Painter, paintmaker, teacher, devotee of opera, Carl Plansky has left an indelible legacy. Friends of Carl Plansky abound. His list of friends penetrates the art world. Carl has left the world of painters, of artists, richer than he found it.
This exhibition, 'Carl Plansky & Friends', celebrates Carl's legacy, his dedication, his contributions, with paintings of his own and with those of nine 'Friends.' The 'Friends', drawn from a larger group of intimates, stand together to confirm their individual relationships with Carl, his paints and his friendship. Milton Resnick, Pat Passlof, Jake Berthot, Cora Cohen, Susanna Coffey, Bill Jensen, Margrit Lewczuk, Judith Linhares, Mary Jo Vath, all of whom could show together in any gallery in the world and all of whom have in common, a history with Carl Plansky.
A black and white snapshot from December of 1957 depicts a smiling six-year-old Carl, at an easel, paintbrush in hand, working on a painting of a ship at sea, and wearing that era's requisite toy six gun in holster. Not quite thirty years later, Carl was given a paint milling machine by painter Milton Resnick. Agreement tends toward the latter occasion as the beginning of Williamsburg Handmade Oils, but who knows that some inkling of his future didn't inform the six-year-old's smile?
It might be to every painter's advantage to start and develop a paint company - to be immersed literally and figuratively in the world of pigment and resins. Obviously this has not been the path for many painters, but for Carl, why not? He reveled in using paint, its stuffness, and in gaining understanding as to where the limits of the materials could be pushed. And he needed great quantities of paint. 'I really need to feel my physical involvement with the paint...' he asserted in a lecture at the New York Studio School about his art and life.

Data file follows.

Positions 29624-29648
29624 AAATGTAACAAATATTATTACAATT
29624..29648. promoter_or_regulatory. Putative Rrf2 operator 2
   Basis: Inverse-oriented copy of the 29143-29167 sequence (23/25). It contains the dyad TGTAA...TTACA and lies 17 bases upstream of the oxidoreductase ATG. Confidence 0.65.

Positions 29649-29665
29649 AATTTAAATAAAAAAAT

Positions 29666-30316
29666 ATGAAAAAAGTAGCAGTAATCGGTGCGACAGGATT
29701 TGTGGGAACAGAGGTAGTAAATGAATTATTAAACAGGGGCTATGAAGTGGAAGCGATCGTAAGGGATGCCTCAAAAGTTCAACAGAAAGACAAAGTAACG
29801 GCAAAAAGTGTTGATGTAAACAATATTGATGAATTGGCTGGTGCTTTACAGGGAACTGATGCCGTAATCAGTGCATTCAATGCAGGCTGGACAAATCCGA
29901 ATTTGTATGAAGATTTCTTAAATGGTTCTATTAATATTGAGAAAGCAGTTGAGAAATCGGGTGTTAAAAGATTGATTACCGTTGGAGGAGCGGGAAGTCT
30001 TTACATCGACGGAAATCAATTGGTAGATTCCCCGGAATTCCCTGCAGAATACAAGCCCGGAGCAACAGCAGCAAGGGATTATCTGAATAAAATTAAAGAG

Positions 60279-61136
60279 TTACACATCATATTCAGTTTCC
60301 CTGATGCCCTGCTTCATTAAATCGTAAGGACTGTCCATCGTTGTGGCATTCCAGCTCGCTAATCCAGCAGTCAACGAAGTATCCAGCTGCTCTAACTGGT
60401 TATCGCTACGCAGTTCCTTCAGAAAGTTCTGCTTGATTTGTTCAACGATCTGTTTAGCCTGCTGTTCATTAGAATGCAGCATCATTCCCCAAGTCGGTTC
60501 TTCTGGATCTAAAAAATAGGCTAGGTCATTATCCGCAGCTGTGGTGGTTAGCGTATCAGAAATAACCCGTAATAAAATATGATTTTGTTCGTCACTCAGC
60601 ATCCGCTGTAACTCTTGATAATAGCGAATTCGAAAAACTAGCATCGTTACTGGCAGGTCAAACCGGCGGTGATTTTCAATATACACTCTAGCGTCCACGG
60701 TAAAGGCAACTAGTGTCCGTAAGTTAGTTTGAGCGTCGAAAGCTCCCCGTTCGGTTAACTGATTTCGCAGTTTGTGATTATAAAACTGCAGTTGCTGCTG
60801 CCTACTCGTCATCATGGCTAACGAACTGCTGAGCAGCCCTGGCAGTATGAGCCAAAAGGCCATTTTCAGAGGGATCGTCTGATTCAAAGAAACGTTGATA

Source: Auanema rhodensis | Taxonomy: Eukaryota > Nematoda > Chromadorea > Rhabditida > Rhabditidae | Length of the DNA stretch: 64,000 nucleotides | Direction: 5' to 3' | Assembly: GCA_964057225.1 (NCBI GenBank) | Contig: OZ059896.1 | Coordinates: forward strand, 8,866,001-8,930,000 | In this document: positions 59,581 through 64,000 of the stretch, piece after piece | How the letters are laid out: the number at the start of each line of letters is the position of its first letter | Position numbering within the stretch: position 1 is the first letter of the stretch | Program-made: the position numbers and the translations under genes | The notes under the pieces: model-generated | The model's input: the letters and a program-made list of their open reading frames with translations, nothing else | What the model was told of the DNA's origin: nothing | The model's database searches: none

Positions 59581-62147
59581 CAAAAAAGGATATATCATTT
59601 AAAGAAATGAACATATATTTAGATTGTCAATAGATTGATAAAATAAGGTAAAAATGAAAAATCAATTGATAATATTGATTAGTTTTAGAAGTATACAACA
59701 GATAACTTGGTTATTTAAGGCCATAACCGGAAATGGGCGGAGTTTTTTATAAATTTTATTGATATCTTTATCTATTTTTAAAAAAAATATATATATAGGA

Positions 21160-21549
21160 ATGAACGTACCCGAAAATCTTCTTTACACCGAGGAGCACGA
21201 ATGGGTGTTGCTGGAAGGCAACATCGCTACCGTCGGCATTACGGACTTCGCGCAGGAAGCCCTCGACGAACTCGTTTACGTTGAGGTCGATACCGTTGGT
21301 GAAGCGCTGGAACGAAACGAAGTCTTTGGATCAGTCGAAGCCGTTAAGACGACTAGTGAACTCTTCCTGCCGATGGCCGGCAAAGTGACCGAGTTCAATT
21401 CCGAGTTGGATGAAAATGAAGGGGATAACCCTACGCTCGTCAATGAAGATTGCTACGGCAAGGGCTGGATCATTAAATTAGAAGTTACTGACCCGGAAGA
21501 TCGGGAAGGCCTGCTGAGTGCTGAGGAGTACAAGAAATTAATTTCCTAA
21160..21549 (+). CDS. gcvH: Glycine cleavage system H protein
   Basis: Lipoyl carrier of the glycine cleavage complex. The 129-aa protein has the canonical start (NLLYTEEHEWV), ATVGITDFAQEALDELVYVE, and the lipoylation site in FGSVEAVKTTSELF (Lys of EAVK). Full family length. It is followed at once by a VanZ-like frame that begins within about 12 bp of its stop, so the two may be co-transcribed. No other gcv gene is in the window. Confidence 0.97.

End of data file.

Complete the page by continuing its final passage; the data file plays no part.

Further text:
Plansky engaged time-honored pictorial subjects: landscape, still life, figuration, and again, from his New York Studio School lecture, he stated, 'I need to look at something when I paint...' And his 'looking', as transmuted into paint, invests his subjects with urgency, energy, poignancy and power. If, as the attribution to Willem de Kooning goes, that 'flesh was the reason that oil paint was invented...' then we can observe that Carl pushed the boundaries of his paintmaking process to invest his own paintings with the elemental force of his subjects, whether landscape, still life or figure, to suit his personal vision and quest for identity.
Carl's legacy lives on beyond his own fantastic oeuvre and beyond the unique paints of Williamsburg Handmade Oil. As with the 'Friends' in this exhibition and dozens of other artists who knew him, his legacy lives on through the bonds of friendship.
Director, Sam & Adele Golden Gallery